Cellulitis in adult patients: A large, multicenter, observational, prospective study of 606 episodes and analysis of the factors related to the response to treatment

PLOS ONE, Sep 2018

Background Cellulitis is a frequent cause of hospital admission of adult patients. Increasing prevalence of multiresistant microorganisms, comorbidities, predisposing factors and medical and surgical therapies might affect cellulitis response and recurrence rate. Methods Prospective and observational study of 606 adult patients with cellulitis admitted to several Spanish hospitals. Comorbidities, microbiological, clinical, diagnostic, treatment (surgical and antibiotic) data were analyzed according to the cellulitis response. Good response implied cure. Poor response implied failure to cure or initial cure but relapse within 30 days of hospital discharge. Results Mean age was 63.3 years and 51.8% were men. Poor responses were significantly associated with age, previous episodes of cellulitis, prior wounds and skin lesions, venous insufficiency, lymphedema, immunosuppression and lower limbs involvement. No differences in ESR or CRP blood levels, leukocyte counts, pus or blood cultures positivity or microbiological or imaging aspects were observed in those with good or poor responses. Regarding antimicrobials, no differences in previous exposition before hospital admission, treatment with single or more than one antibiotic, antibiotic switch, days on antimicrobials or surgical treatment were observed regarding good or poor cellulitis response. Prior episodes of cellulitis (P = 0.0001), venous insufficiency (P = 0.004), immunosuppression (P = 0.03), and development of sepsis (P = 0.05) were associated with poor treatment responses, and non-surgical trauma (P = 0.015) with good responses, in the multivariate analysis. Conclusions Prior episodes of cellulitis, non-surgical trauma, venous insufficiency, sepsis and immunosuppression were independently associated with treatment response to cellulitis, but not the causative microorganism, the number of antimicrobials administered or its duration.

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Cellulitis in adult patients: A large, multicenter, observational, prospective study of 606 episodes and analysis of the factors related to the response to treatment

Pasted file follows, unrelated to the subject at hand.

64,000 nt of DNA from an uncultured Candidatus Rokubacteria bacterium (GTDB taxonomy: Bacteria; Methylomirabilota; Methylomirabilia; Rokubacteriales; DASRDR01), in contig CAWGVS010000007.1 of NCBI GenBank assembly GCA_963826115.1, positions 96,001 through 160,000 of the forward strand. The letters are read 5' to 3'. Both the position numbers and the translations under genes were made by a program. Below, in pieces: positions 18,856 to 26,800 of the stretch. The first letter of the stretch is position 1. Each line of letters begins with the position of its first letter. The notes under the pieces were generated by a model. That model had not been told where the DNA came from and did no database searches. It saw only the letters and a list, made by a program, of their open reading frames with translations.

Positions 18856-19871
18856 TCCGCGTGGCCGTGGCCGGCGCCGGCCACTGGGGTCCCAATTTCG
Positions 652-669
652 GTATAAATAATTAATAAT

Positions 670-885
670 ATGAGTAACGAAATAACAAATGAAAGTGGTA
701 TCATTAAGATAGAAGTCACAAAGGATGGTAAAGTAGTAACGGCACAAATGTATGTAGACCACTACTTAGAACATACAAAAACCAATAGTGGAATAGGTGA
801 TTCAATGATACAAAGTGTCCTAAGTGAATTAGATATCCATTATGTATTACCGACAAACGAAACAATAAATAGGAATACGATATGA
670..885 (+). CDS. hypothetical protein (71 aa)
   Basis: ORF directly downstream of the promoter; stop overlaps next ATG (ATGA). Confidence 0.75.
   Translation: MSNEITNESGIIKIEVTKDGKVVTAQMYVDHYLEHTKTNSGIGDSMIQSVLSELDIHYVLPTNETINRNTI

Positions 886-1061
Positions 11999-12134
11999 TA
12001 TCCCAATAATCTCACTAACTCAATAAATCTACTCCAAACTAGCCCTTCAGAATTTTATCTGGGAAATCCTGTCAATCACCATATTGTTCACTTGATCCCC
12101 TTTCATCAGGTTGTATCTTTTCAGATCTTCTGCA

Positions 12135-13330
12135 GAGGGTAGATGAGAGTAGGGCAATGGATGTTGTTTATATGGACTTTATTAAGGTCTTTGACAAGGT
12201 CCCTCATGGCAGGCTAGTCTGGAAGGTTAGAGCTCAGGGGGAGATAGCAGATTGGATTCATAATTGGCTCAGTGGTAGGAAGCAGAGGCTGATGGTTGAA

September Cellulitis in adult patients: A large, multicenter, observational, prospective study of 606 episodes and analysis of the factors related to the response to treatment Julio Collazos 0 Bele? n de la Fuente Alicia Garc??a Helena Go? mez C. Mene? ndez He? ctor Enr??quez Paula Sa? nchez Mar??a Alonso Ian Lo? pez-Cruz Manuel Mart??n- Regidor Ana Mart??nez-Alonso Jose? GuerraID Arturo ArteroID Marino Blanes 1 Javier de la Fuente V??ctor AsensiID John Conly, University of Calgary, CANADA 0 Infectious Diseases Unit, Hospital de GaldaA?cano , Vizcaya , Spain , 2 Infectious Diseases Unit, Hospital de Cabuen?es , GijoA?n , Spain , 3 Infectious Diseases Unit, Hospital Universitario Central de Asturias , Oviedo , Spain , 4 Internal Medicine Service, Hospital de Povisa , Vigo , Spain , 5 Internal Medicine Service, Hospital Dr Peset , Valencia , Spain , 6 Internal Medicine Service, Complejo Hospitalario de LeoA?n , LeoA?n , Spain 1 Infectious Diseases Unit, Hospital La Fe , Valencia , Spain - Data Availability Statement: All relevant data are within the manuscript. Funding: The authors thank the Infectious Diseases Working Group of the Spanish Society of Internal Medicine (SEMI) for funding this study. The funder had no role in study design, data collection and analysis, decision to publish, or preparation of the manuscript. Competing interests: The authors have declared that no competing interests exist. Background Methods Cellulitis is a frequent cause of hospital admission of adult patients. Increasing prevalence of multiresistant microorganisms, comorbidities, predisposing factors and medical and surgical therapies might affect cellulitis response and recurrence rate. Prospective and observational study of 606 adult patients with cellulitis admitted to several Spanish hospitals. Comorbidities, microbiological, clinical, diagnostic, treatment (surgical and antibiotic) data were analyzed according to the cellulitis response. Good response implied cure. Poor response implied failure to cure or initial cure but relapse within 30 days of hospital discharge. Results Mean age was 63.3 years and 51.8% were men. Poor responses were significantly associated with age, previous episodes of cellulitis, prior wounds and skin lesions, venous insufficiency, lymphedema, immunosuppression and lower limbs involvement. No differences in ESR or CRP blood levels, leukocyte counts, pus or blood cultures positivity or microbiological or imaging aspects were observed in those with good or poor responses. Regarding antimicrobials, no differences in previous exposition before hospital admission, treatment with single or more than one antibiotic, antibiotic switch, days on antimicrobials or surgical treatment were observed regarding good or poor cellulitis response. Prior episodes of cellulitis (P = 0.0001), venous insufficiency (P = 0.004), immunosuppression (P = 0.03), and development of sepsis (P = 0.05) were associated with poor treatment responses, and nonsurgical trauma (P = 0.015) with good responses, in the multivariate analysis. Conclusions Prior episodes of cellulitis, non-surgical trauma, venous insufficiency, sepsis and immunosuppression were independently associated with treatment response to cellulitis, but not the causative microorganism, the number of antimicrobials administered or its duration. Introduction Cellulitis [a common type of skin and soft tissue infection] is a frequent bacterial infection of the skin and subcutaneous tissues, whose incidence is rising, and that results in substantial economic and healthcare burdens [1?7]. In fact, although mild cellulitis can be managed in the ambulatory setting by family doctors, more serious cases represent a common and progressively increasing cause of hospital admissions in developed countries, particularly among the elderly and individuals with predisposing factors or comorbidities [1?4]. In the hospital setting, patients are usually treated with intravenous (IV) antibiotics for 5?7 days, although IV or oral therapy may be prolonged up to 14 days or longer in immunosuppressed or in complex cases, depending on the response [4?6, 8]. The causative microorganism is not identified in most cases of cellulitis, but Streptococcus pyogenes, other streptococci and Staphylococcus aureus account for about three-fourths of those cases in which an agent is recovered, although the relative proportion may differ depending on the type cellulitis and the individual characteristics of the patients [3?7, 9, 10]. However, cellulitis management may be complicated if it is caused by certain agents, such as methicillin-resistant S. aureus (MRSA), a difficult-to-treat and potentially deadly microorganism requiring specific antimicrobials for its cure [ 6, 7, 9, 11 ]. Furthermore, healthcare costs are increased because of frequent hospital readmissions due to the high recurrence rate of cellulitis, which is favored by diverse local and systemic factors [3?5]. All these clinical and healthcare circumstances emphasize the value of identifying the factors leading to cellulitis for prevention purposes. In this regard, a number of predisposing factors have been described, involving mainly skin integrity, immunity or vasculature [3?5, 12? 16]. Likewise, the identification of the factors related to the response to therapy would be highly desirable, in order to improve the management and outcome of these infections. Despite its frequency, few large series of cellulitis have been published and few studies, mostly with relatively reduced sample sizes, have analyzed the interactions of the multiple potential causes leading to cellulitis, the clinical, microbiological and therapeutic aspects and the outcome. In addition, the published studies may be difficult to compare because of the variety in designs, objectives, settings, criteria, endpoints, nature and management of the infection, and type of data recorded. Finally, the vast majority of the studies are retrospective, with information obtained from medical charts or computerized databases, and their analyses have been restricted to the relatively few data gathered, obviating the confounding effect of other covariates not recorded. Therefore large, comprehensive, prospective studies evaluating the multiplicity of factors involved in the diverse aspects of cellulitis are necessary. To this end, we have carried out a large, prospective and observational study of adult patients with cellulitis admitted to the Internal Medicine wards of several Spanish hospitals. A number of parameters, including 2 / 15 demography, topography, predisposing factors, comorbidities, microbiological, clinical, laboratory, imaging, outcome and treatment data were recorded and analyzed, in order to identify the factors associated with poor responses to therapy. Patients and methods Patients older than 18 years with cellulitis admitted to the Internal Medicine wards of Hospital Universitario Central de Asturias (HUCA), Oviedo, Hospital de Cabue?es, Gijo?n, Hospital Dr Peset, Valencia, Hospital de Povisa, Vigo, Complejo Hospitalario de Leo?n, and Hospital La Fe, Valencia, all in Spain, between January 1st 2016 and June 30th 2017 were included in the study. The diagnosis of cellulitis was primarily based on history and physical examination [3?6, 8], regardless of the use of other microbiological or imaging diagnostic procedures, and the patients were followed-up for one month after hospital discharge.The response to treatment was evaluated by the physician in charge. Good cellulitis response implied cure with absence of relapses or hospital re-admissions. Poor cellulitis response implied failure to cure, or initial response but relapse within 30 days of hospital discharge. Patients were considered as septic if fulfilled the diagnostic criteria of the Third International Consensus Definitions for Sepsis and Septic shock [ 17 ]. Many demographic, epidemiological, topographic, microbiological, clinical, laboratory, imaging, prognostic, hospitalization, and therapeutic (both surgical and antibiotic) data were collected and analyzed according to the cellulitis response to therapy. Regarding the diverse microbiological features, only positive cultures obtained from blood or drained pus collections were considered. Positive swab cultures from skin ulcers or exudates were disregarded because the risk of obtaining spurious microbiological results due to contamination. This was an observational study, using anonymized data, in which the patients underwent routine clinical care for cellulitis, without any change in its management or specific determinations or procedures. Therefore, no formal written informed consent was obtained from the patients. The Research Ethics Committee of the Principality of Asturias granted a formal waiver of ethical approval for this study. Statistical analysis Continuous variables are presented as mean, 95% CI, and categorical variables as percentage. As the distribution of continuous variables was non-Gaussian, original values underwent natural logarithmic transformation for analysis. The reported values are the result of back-transformation into the original units. Proportions were compared with the chi-square test and Fisher's exact test, as appropriate, t-test was used for the comparison of continuous variables and McNemar's test for evaluating the antibiotic changes of individual patients. A stepwise logistic regression analysis was carried out to identify the factors independently predictive of cellulitis outcome. SPSS v. 22 software (IBM Corp., Armonk, NY, USA) was used for statistical calculations. A P value <0.5 for a two-tailed test was considered statistically significant. Results All patients A total of 606patients with cellulitis admitted to the participating hospitals from January 2016 to June 2017 were included. Table 1 shows the demographic features, as well as the maincomorbidities and potential predisposing factors for the development of cellulitis. The mean age was 63.3 years, and the gender distribution was balanced (men 51.8%). A total of 332 patients (54.8%) had prior wounds that could have favored the development of 3 / 15 All (n = 606) 452 (74.6%) 154 (25.4%) Good response (n = 520) 377 (72.5%) 143 (27.5%) cellulitis, the most common of which were skin ulcers and non-surgical trauma (18.2% and 17.8%, respectively, of the patients as a whole). About one-quarter of the patients had experienced prior episodes of cellulitis at the time of admission, mostly in the same location as the current episode (91.7%). Among other factors that could have influenced the development and/or course of the infection, diabetes was present in 25.2% of the patients, venous insufficiency in 20.5%, edema or lymphedema in 27.7%, obesity in 37.8%, immunosuppression in 11.6% and diverse other comorbidities in 74.6%. The clinical, topographical, laboratory, imaging, hospitalization and outcome parameters are described in Table 2. The mean duration of symptoms at the time of admission was 4.11 days and the mean temperature 37.0?C. The most common sites of involvement were the lower (74.8%) and upper (13.5%) extremities, and the mean maximum length of the cellulitis plaque was 20.1 cm. Cellulitis evolved to sepsis in 10.7% of the patients. From a laboratory perspective the mean leukocyte count was 10.8 cells x109/L, and the mean neutrophil count 75.1%. Erythrocyte sedimentation rate (ESR) and C-reactive protein (CRP) values were usually elevated (mean 53 mm/h and 23.6 mg/dL, respectively). Imaging procedures were used in 45.7% of the patients. The most common imaging method was echography, sole or in combination with others (65% of the patients who underwent imaging procedures), followed by CT scan (27.8%). Although physical exam was able to detect most purulent collections (63.4%), imaging methods revealed collections in the remaining 36.6% that otherwise would have been undetected. The mean hospital stay was 7 days and almost two-thirds of the patients were sent to primary care for follow-up after discharge. Most patients (520, 85.8%) experienced a good cellulitis outcome, whereas the remainder had suboptimal or poor responses. Regarding the vital outcome, 18 patients (3.0%) died, a mean of 7.18 days from admission, and in 5 of them (27.8%) the death was related to cellulitis. Table 3 shows the microbiological aspects. Pus culture was available for 24.8% of the patients, and yielded positive results in 78.8% of them. A single microorganism was identified in most cases (78.0% of the positive cultures), and the most commonly recovered pathogen was S.aureus, either alone or in combination with others (30.0% and 37.3%, respectively, of the patients with culture). Anaerobes were uncommon (5.3%). Blood culture was available for 41.6% of the patients, and was positive in 18.3%, in all cases for a single agent. Streptococci were the most commonly identified bacteria (7.1% of all blood cultures). Overall the causative microorganism was identified in 23.6% of all patients. Table 4 depicts the cellulitis treatment. A substantial part of the patients (39.1%) were receiving antibiotics at the time of admission. The initial regimen at admission was based on a single antibiotic in most cases (62.9%), and amoxicillin-clavulanate monotherapy was the most commonly used regimen (42.7% of all 5 / 15 Values are expressed as mean (95% CI) or % as appropriate aRespect to patients who underwent imaging procedures ESR denotes erythrocyte sedimentation rate, CRP C-reactive protein, CT computed tomography and MRI magnetic resonance imaging All (n = 606) 18 (3.0%) 588 (97.0%) 5 (27.8%) 13 (72.2%) 7.2 (4.1?12.45) patients). However, 30.4% of the patients required modification of the initial regimen, a mean of 3.49 days after the onset, due mainly to culture results (31.0%) or poor response (29.9%). The rate of antibiotic monotherapy remained roughly similar in the 184 patients who underwent treatment modifications (50.5% vs 46.7%, respectively, P = 0.5). However, treatment was simplified to some extent in the 57 patients in whom the change was due to culture results (monotherapy 45.6% before vs 57.9% after change, P = 0.3), whereas treatment was intensified in the 55 patients who underwent change because of suboptimal responses (monotherapy 65.5% before vs 20.0% after treatment modification, P<0.0001). Antibiotic therapy was continued after discharge in 85.1% of patients, most of them with a single antibiotic (80.8%). Overall, the patients received a mean of 1.59 different antibiotics for the treatment of cellulitis, during a mean of 13.3 days, approximately half of them by the IV route (6.14 days). Surgical interventions were relatively uncommon (13.4%). Patients with good vs poor responses to treatment. The comparative, univariate analyses of the studied parameters according to the response are also reported in Tables 1 to 4. In summary, patients with good as compared with poor responses were younger (mean 62.7 vs 68 years, P = 0.03), had lower rates of prior cellulitis episodes (22.1% vs 47.7%, P<0.0001), and lower number of episodes in those with prior cellulitis (1.58 vs 2.19, P = 0.003). Likewise, patients with good responses had more commonly non-surgical trauma and less commonly skin ulcers as predisposing factors (34.9% vs 15.4% and 4.7% vs 20.0%, respectively, P<0.0001), as well as prior skin lesions (28.1% vs 41.9%, P = 0.01), venous insufficiency (18.1% vs 34.9%, P = 0.0003), edema/lymphedema (24.4%vs 47.7%, P<0.0001), immunosuppression (10.0% vs 20.9%, P = 0.003) and diverse other comorbidities (72.5% vs 87.2%, P = 0.004). Regarding the cellulitis episode (Table 2), patients with good vs poor responses had less involvement of lower extremities (72.3% vs 89.5%, P = 0.006), lower rates of sepsis (9.8% vs 16.3%, P = 0.07), and lower serum creatinine levels (1.02 vs 1.11 mg/dl, P = 0.09), hospital stays (6.86 vs 8.07 days, P = 0.052) and mortality (0.4% vs 18.6%, P<0.0001). On the contrary, there were no significant differences between the two groups from a microbiological (Table 3) and therapeutic (Table 4) perspective. A logistic regression model was constructed using the variables with a P value <0.1 in the univariate analysis, excluding the vital outcome, to identify the factors independently associated with the response to therapy (Table 5). According to this model, which adequately fitted the data according to the Hosmer-Lemeshow goodness-of-fit statistic, the variables significantly predictive of poor responses were: 7 / 15 Culture of the purulent collection Pus culture available Results of culture Positive culture Aerobes (monomicrobial) a Aerobes (mono or polymicrobial) a Anaerobes a Blood culture Blood culture available Results of culture Positive culture Aerobes b Anaerobes Pus or blood culture Any culture Any microorganism identified Specific microorganisms c S. aureus No S. aureus three or more episodes of prior cellulitis, lower rates of non-surgical trauma, and presence of venous insufficiency, immunosuppression and sepsis. The inclusion of vital outcome in the model yielded almost identical results, with the exception of sepsis, which was excluded (P = 0.6) because death was strongly associated with cellulitis outcome, although with wide 95% CI because of the small number of deaths (OR 142.9, 95% CI 17.9?714.3, P<0.0001). Discussion In our large series of 606 adult patients, we found poor responses to treatment in 14.2% of the patients, a proportion similar to that found in some studies [ 5, 7 ], and lower than in others [ 18, 19 ]. We also found that prior episodes of cellulitis, venous insufficiency, immunosuppression and sepsis were independently associated with poorer outcomes of cellulitis, whereas recent non-surgical trauma was predictive of better outcomes, after adjusting for covariates. Interestingly neither the type of microorganism nor the number of antimicrobials administered or its duration associated with different response to therapy. Although the history of prior episodes of cellulitis itself appears to be deleterious for the outcome of the infection, the number of such episodes seems to be critical. Thus, patients with one or two prior episodes had similar responses to treatment, whereas the outcome of patients with three or more episodes was clearly worse. Taking into account that 95.1% of recurrent cellulitis in the poor response group occurred in the same location, it can be derived that successive episodes of cellulitis could lead to residual lymphatic and/ or microvascular damage, probably accentuated by sustained inflammation or fibrosis. Consequently, the treatment of further episodes would be less successful. Our findings of poorer outcomes associated with venous insufficiency would also support this explanation. A history of one or more episodes of cellulitis was observed in 25.7% of our patients, a proportion concordant with the 18% to 49% reported in several studies [3?5, 20, 21]. Although the convenience of chronic administration of antibiotics to prevent recurrences is controversial [3?5], some studies, including a meta-analysis, found that regimens composed of daily oral penicillin or monthly intramuscular benzathine penicillin were efficacious to reduce the 9 / 15 All (n = 606) 237 (39.1%) 369 (60.9%) 381 (62.9%) 225 (37.1%) 259 (42.7%) 347 (57.3%) 184 (30.4%) 422 (69.6%) 57 (31.0%) 55 (29.9%) 11 (6.0%) 61 (33.2%) 3.5 (3.2?3.9) 86 (46.7%) 98 (53.3%) 504 (85.1%) 88 (14.9%) 407 (80.8%) 97 (19.2%) 1.6 (1.5?1.7) 289 (47.7%) 191 (31.5%) 89 (14.7%) 35 (5.8%) 2 (0.3%) 6.1 (5.8?6.5) 13.3 (12.7?13.9) 81 (13.4%) 525 (86.6%) Values are expressed as mean (95% CI) or % as appropriate. aThe most common monotherapy regimens were amoxicillin-clavulanate (259 patients, 42.7%), piperacillin-tazobactam (24 patients, 4.0%) and cefazolin (22 patients, 3.6%), whereas the most common combination therapy was clindamycin plus either ciprofloxacin or levofloxacin (40 patients, 6.6%). bOnly in patients who underwent treatment modification respect to the initial regimen IV denotes intravenous recurrence rate or the time to recurrence under certain circumstances [15, 22?24]. Therefore, this option should be considered in patients with multiple episodes of cellulitis. In fact, the 2014 guidelines from the Infectious Diseases Society of America indicate that treatment with oral penicillin or erythromycin or intramuscular benzathine penicillin should be considered in patients who have 3?4 episodes of cellulitis per year, despite attempts to treat or control predisposing factors, although the strength for this recommendation was weak and the quality of evidence only moderate [ 8 ]. However, in some cases cellulitis might recur, even with antibiotics prophylaxis, and the protective effect diminished progressively once the prophylaxis was stopped [ 22, 24 ]. 10 / 15 Our results suggest an additional perspective for the convenience of preventive treatment in patients with highly recurrent cellulitis, as the response to treatment seems to be somewhat impaired in these cases, and poor cellulitis responses were strongly related to poor vital outcomes in the univariate and multivariate analyses. From this perspective, the best benefits would be expected if antimicrobial prophylaxis prevented the development of more than two recurrent episodes in the same location. Venous insufficiency leading to lower limbs edema, chronic lymphedema and chronic obstructive venous disease are well-known vascular factors favoring cellulitis [ 3, 5, 14, 16 ]. The presence of edema/lymphedema and venous insufficiency were significantly associated with poor responses to cellulitis therapy in our study. However, only the latter was independently predictive of such outcome, suggesting that the vascular component, rather than the edema itself, was responsible for the worse response to treatment. Not surprisingly, the other predisposing factor independently associated with poor cellulitis outcome in the multivariate analysis was immunosuppression. On the contrary, non-surgical trauma was the only factor significantly predictive of better cellulitis outcomes, a finding that could be explained by the lower presence of underlying conditions, predisposing factors (especially edema/lymphedema), and comorbidities observed in the patients with this particular type of cellulitis. A retrospective study on 106 evaluable cases found that inappropriate antimicrobial selection and dosing, prior antibiotic treatment and marked obesity were associated with poorer outcomes [ 19 ]. Another retrospective study used ICD-9 codes to identify 293 outpatients with uncomplicated cellulitis and found obesity and heart failure to be associated with treatment failure [ 18 ]. Our prospective study that evaluated a large number of variables of 606 hospitalized patients failed to confirm such associations. However, the comparison among studies may be difficult because of different designs, settings, statistical power, covariates analyzed and criteria for failure. In fact, the failure rates in these studies (32.1% and 24%, respectively) were appreciably higher than in ours (14.2%) and the degree of obesity associated with failure in the two studies, as evaluated by the body mass index, was considerably higher than in our series. Regarding microbiological issues, the causing microorganisms are rarely identified in cellulitis, with rates of about 15?30% [ 4, 5 ]. We found positive pus cultures in 19.5% of the patients 11 / 15 as a whole (78.7% of the 150 patients with available culture). Most of the positive cultures were monomicrobial (78.0%), and S. aureus was the most commonly isolated pathogen (37.3% of all cultures). Although streptococci are usually considered to be somewhat more common than S. aureus [ 4, 8 ], the etiology may vary depending on diverse circumstances [3?6], and S. aureus is recovered with higher frequency from purulent collections [ 4, 9 ]. Our results support this statement and, in fact, we found streptococci to be somewhat more common than S. aureus in blood cultures. The yield of blood cultures is considerably lower, with values of about 2?8% [4?6, 10, 25, 26] and, therefore, they are not routinely recommended in recent guidelines, except for certain specific groups [ 5, 8 ]. We found positive results in 18.3% of patients with blood culture available (7.6% of the patients as a whole), all of them monomicrobial. Like ours, other studies found streptococci to be more common than S. aureus in blood cultures [ 10, 26 ]. Overall, the causing microorganism was identified, either in pus or blood, in about onefourth of the patients in our study, without any difference regarding the type of response to treatment. Community-acquired MRSA infection rate is increasing. A study from Hawaii, one of the world places with higher MRSA prevalence, reported 62% of MRSA isolates in patients with abscesses or skin ulcers [ 27 ]. In two studies of skin and soft tissue infections in adults from Spain, S. aureus was isolated in 35.1% and MRSA in 12.9% of patients [ 13 ], whereas in other smaller study MRSA reached 22% [ 28 ]. In our multicenter series, MRSA represented 24.6% of all pure or mixed isolates of S. aureus in blood or pus (9.8% of all patients with positive cultures), without any significant difference in the response to treatment as compared with methicillin-sensitive S. aureus (P = 0.8). Of note, none of the multiple microbiological items studied had any significant association with the response to treatment. Similarly, none of the diverse parameters analyzed related to treatment, including the number, duration or administration route of the antibiotics, as well as the surgical treatment, had any significant impact on the cellulitis outcome in the univariate or multivariate analyses. Likewise, none of the clinical, laboratory, imaging or hospitalization parameters were associated with the response to therapy in the multivariate analysis, with the exception of sepsis, which was marginally associated with this outcome (P = 0.05), but was excluded (P = 0.6) when a stronger and related variable, the vital outcome, was entered into the model (P<0.0001). The main strengths of our study are the large number of patients included, its prospective nature and the large number of parameters evaluated, which allowed to adjust for and minimize the effect of confounding variables. Limitations include the lack of a unified treatment protocol, to evaluate the responses to the same drugs, and the variability inherent to multicenter studies, particularly regarding procedural and management issues. However, no unified treatment protocol exists currently [3?6, 8], given the diversity of clinical and microbiological circumstances inherent to cellulitis, and the multicenter nature of the study allows to evaluate the real clinical practice across our country, minimizing potential biases from a single institution.Finally, given the setting of our study, these results may only be generalizable to hospitalized patients and not to a community based or outpatient population. From our large study, we conclude that three or more episodes of prior cellulitis, venous insufficiency, immunosuppression, and the development of sepsis are independently associated with poorer cellulitis outcomes, whereas microbiological, clinical and therapeutic aspects were not. Beyond the possible role of antibiotic prophylaxis for the prevention of recurrences, its use could also be useful to improve the response to treatment in patients with previous multiple episodes of cellulitis that develop new events. 12 / 15 tor Asensi. tor Asensi. Acknowledgments 3-7th, 2018, Abstract 68617. These results will be presented in part at the IDWeek 2018, San Francisco, CA, USA, October The authors thank the Infectious Diseases Working Group of the Spanish Society of Internal Medicine (SEMI) for helping promoting and funding this study. Author Contributions Conceptualization: Julio Collazos, Javier de la Fuente, V??ctor Asensi. Data curation: Julio Collazos, Bele?n de la Fuente, Alicia Garc??a, Helena Go?mez, C. Mene?ndez, He?ctor Enr??quez, Paula Sa?nchez, Mar??a Alonso, Ian Lo?pez-Cruz, Manuel Mart??n-Regidor, Ana Mart??nez-Alonso, Jose? Guerra, Arturo Artero, Marino Blanes, Javier de la Fuente, V??cFormal analysis: Julio Collazos. Investigation: Julio Collazos, Bele?n de la Fuente, Alicia Garc??a, Helena Go?mez, C. Mene?ndez, He?ctor Enr??quez, Paula Sa?nchez, Mar??a Alonso, Ian Lo?pez-Cruz, Manuel Mart??n-Regidor, Ana Mart??nez-Alonso, Jose? Guerra, Arturo Artero, Marino Blanes, Javier de la Fuente, V??c Javier de la Fuente, V??ctor Asensi. Javier de la Fuente, V??ctor Asensi. Methodology: Julio Collazos, Arturo Artero, Javier de la Fuente, V??ctor Asensi. Supervision: Julio Collazos, Bele?n de la Fuente, Jose? Guerra, Arturo Artero, Marino Blanes, Validation: Julio Collazos, Bele?n de la Fuente, Jose? Guerra, Arturo Artero, Marino Blanes, Visualization: Julio Collazos, Javier de la Fuente. Writing ? original draft: Julio Collazos, V??ctor Asensi. Writing ? review & editing: Julio Collazos, Javier de la Fuente, V??ctor Asensi. 13 / 15 Diseases Society of America. Clin Infect Dis 2014; 59:e10?e52. https://doi.org/10.1093/cid/ciu444 PMID: 24973422 11. 15. 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Julio Collazos, Belén de la Fuente, Alicia García, Helena Gómez, C. Menéndez, Héctor Enríquez, Paula Sánchez, María Alonso, Ian López-Cruz, Manuel Martín-Regidor, Ana Martínez-Alonso, José Guerra, Arturo Artero, Marino Blanes, Javier de la Fuente, Víctor Asensi. Cellulitis in adult patients: A large, multicenter, observational, prospective study of 606 episodes and analysis of the factors related to the response to treatment, PLOS ONE, 2018, DOI: 10.1371/journal.pone.0204036